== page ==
Do your people know how to put your customers at ease and make them feel good about having interacted with them? Can they hardly wait to deal with them again?

Since writing my last article on how to influence change, I have had the privilege of listening to Costas Markides, a professor of strategy and entrepreneurship at the London Business School and author of several outstanding books on the subject — including his latest one, Organising for the New Normal.

He was a delight to be with online at the Davis & Shirtliff management conference in which I was participating, making his points in such a lively and humorous way. Don’t take my word for it though, listen to him on this podcast, ‘Resilience mindset and the new normal’ on YouTube. You won’t regret it.

Costas — which I am sure is how he’d like me to refer to him — is, like me, an economist by education, and again like me he migrated into strategy. As with anyone who works in this field these days he reflected deeply on how the strategy must incorporate innovativeness, agility and resilience, and concluded that so much of what differentiates those who succeed relates to influencing people’s behaviours. He, therefore, focuses on social psychology as a key ingredient in his mix.

Why do people behave as they do, he asks, and what is it about the organisations within which they work that makes them do so? For sure leaders cannot simply tell their people to be, say, resilient and innovative. You won’t be surprised to learn that Costas is a great storyteller, and one he loves to quote is from the Harvard Medical School, which carried out a study on patients being released from hospital following major heart surgery.

Each of them was told that on returning home they needed to stop leading dangerously unhealthy lives — no more smoking or drinking alcohol, healthy eating and plenty of exercises. All very logical and rational.

The group was followed for two years, and it was found that whereas all heeded their doctors’ advice in the first month after surgery, 90 percent of them reverted to their bad behaviours within six months of their operations.

In Change or Die, the book about this case by Alan Deutschman, the author describes what differentiated the 10 percent of outliers who held on to what was good for them, Costas relates. It was how the doctors went beyond instilling fear in their patients by identifying the consequences of bad behaviour to also talking about positive futures that would result from good behaviour — like envisaging playing with their grandchildren or walking their daughter down the aisle. So to encourage people we must make the need for the change positive, personal and emotional.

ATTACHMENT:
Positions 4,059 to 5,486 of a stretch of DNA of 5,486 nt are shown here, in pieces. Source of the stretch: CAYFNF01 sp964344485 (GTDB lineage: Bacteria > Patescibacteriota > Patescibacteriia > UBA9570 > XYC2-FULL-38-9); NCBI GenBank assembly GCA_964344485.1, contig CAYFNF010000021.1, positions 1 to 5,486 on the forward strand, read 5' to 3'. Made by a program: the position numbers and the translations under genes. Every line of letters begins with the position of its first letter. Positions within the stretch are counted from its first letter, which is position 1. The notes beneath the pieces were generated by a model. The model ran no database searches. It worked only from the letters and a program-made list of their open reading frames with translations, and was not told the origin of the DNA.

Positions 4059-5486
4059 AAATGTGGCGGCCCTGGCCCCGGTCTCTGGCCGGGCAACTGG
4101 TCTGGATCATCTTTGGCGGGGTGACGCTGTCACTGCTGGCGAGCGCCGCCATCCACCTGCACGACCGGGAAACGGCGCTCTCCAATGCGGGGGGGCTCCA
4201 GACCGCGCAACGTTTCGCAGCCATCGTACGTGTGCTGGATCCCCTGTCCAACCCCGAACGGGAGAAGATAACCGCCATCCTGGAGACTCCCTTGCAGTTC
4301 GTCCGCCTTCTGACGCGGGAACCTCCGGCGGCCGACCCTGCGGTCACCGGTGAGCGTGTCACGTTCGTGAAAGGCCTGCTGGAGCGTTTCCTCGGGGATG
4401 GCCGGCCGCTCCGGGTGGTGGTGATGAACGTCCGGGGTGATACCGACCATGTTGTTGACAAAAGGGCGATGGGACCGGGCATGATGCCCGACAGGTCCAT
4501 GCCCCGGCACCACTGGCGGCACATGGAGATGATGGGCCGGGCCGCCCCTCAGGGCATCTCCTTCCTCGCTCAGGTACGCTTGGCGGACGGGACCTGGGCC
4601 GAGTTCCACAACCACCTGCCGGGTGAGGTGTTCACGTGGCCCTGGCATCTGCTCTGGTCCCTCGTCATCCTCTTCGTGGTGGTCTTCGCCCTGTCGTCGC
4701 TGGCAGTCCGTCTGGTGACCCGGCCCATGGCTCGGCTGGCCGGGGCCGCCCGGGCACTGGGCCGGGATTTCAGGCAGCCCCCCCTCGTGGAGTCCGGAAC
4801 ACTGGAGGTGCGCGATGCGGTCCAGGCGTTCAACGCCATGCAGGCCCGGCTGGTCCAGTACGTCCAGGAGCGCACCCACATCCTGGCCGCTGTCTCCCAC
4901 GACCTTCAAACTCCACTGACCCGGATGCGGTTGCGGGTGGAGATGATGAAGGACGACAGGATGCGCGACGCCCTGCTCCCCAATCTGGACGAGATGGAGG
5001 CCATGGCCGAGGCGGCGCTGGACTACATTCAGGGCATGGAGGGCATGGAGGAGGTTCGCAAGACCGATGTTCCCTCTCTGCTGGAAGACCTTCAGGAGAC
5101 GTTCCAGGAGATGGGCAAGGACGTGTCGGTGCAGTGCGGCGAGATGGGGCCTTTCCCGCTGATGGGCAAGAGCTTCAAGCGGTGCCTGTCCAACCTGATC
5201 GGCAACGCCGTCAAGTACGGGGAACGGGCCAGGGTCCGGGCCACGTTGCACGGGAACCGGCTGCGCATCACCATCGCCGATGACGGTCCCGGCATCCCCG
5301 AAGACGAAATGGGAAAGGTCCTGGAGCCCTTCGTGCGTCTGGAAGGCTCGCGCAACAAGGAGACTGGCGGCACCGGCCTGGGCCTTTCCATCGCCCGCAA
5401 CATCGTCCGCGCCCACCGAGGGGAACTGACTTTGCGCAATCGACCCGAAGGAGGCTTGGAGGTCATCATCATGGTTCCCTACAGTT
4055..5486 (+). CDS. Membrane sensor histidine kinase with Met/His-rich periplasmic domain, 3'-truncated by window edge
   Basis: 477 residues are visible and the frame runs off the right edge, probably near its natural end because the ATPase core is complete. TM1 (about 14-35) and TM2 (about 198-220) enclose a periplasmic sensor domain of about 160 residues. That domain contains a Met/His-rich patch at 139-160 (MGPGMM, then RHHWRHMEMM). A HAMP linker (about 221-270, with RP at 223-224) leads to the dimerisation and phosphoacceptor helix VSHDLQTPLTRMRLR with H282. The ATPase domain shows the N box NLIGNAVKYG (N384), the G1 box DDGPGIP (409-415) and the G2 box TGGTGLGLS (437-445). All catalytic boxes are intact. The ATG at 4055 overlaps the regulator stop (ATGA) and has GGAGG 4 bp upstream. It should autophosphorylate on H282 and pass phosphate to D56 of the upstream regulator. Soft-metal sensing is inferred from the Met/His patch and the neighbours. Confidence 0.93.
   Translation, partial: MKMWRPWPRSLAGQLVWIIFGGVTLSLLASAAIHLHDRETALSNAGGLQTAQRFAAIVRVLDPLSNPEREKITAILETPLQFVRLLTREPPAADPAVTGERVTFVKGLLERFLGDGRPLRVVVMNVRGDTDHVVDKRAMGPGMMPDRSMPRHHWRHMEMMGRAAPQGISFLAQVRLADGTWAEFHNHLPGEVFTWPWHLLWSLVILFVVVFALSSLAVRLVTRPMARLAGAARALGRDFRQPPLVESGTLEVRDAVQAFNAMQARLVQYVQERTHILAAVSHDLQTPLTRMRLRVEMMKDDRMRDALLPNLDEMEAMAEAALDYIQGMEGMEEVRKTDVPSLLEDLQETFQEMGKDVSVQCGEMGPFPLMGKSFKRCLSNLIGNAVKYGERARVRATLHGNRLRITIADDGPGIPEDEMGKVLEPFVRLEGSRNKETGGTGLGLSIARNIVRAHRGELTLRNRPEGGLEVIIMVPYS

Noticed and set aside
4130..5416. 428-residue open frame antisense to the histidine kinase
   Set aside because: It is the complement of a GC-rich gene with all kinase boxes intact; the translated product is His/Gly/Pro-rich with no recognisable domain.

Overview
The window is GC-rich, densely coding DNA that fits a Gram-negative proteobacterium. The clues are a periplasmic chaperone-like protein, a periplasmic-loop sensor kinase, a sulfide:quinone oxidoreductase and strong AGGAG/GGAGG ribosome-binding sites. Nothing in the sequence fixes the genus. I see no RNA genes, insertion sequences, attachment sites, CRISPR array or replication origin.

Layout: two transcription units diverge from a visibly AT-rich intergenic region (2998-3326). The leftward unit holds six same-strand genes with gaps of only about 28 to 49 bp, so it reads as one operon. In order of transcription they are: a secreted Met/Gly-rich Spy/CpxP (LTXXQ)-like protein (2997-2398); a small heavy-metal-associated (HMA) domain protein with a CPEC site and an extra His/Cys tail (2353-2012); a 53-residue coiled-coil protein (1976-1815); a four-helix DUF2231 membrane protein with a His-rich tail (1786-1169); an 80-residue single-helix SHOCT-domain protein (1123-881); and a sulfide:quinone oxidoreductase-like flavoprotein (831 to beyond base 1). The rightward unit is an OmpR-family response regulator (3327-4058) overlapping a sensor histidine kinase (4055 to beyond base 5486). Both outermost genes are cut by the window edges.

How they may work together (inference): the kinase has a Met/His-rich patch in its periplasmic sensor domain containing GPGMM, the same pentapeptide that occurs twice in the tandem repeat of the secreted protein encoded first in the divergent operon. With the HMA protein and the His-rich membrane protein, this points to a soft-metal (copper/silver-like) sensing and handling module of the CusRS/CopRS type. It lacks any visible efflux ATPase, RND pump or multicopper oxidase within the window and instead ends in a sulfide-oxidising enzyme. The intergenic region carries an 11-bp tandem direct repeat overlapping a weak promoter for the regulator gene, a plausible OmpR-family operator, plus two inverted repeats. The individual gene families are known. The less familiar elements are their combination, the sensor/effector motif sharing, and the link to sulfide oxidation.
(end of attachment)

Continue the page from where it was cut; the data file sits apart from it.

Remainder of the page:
Another factor that influences how we behave is our environment, and Costas talks engagingly about how leaders must create one that supports the desired behaviours. So if you want your people to be proactive, question what’s happening, collaborate across silos, experiment and assume responsibility, you must generate an appropriate culture based on supportive values, devise measures and incentives that reward such behaviours, develop structures and processes aligned to what you are seeking and hire people who are likely to be responsive to your aspirations.

This doesn’t mean people in the field can do whatever they want.

There must be parameters that define their limits, beyond which they must consult with their bosses — like if what they are considering lies outside the defined strategy.

Above all, Costas tells us that we must “treat people as people”, not as “human resources” or robots. They must feel special, working to support an uplifting purpose with which they engage.

For Costas, the new normal involves frequent and unpredictable sources of disruption, with inadequate time in which to respond. He tells us we must see these disruptions as not just threats but opportunities too. But this requires going beyond simply asserting that.

Leaders must lift their people psychologically, emotionally, reaching both their heads and their hearts, so they can visualise the fulfilment of the opportunity. Then they will commit to fighting with you.

Let me conclude by mentioning that an extra reason why I so enjoyed interacting with Costas was that nearly 50 years ago I spent a year at the London Business School as a student in their Sloan Masters programme. It was a great experience for me, building both my competence and my confidence. His session reminded me of those uplifting days, taking me back to the stimulation that so characterised the place and showing me it to be as vibrant now as it was then.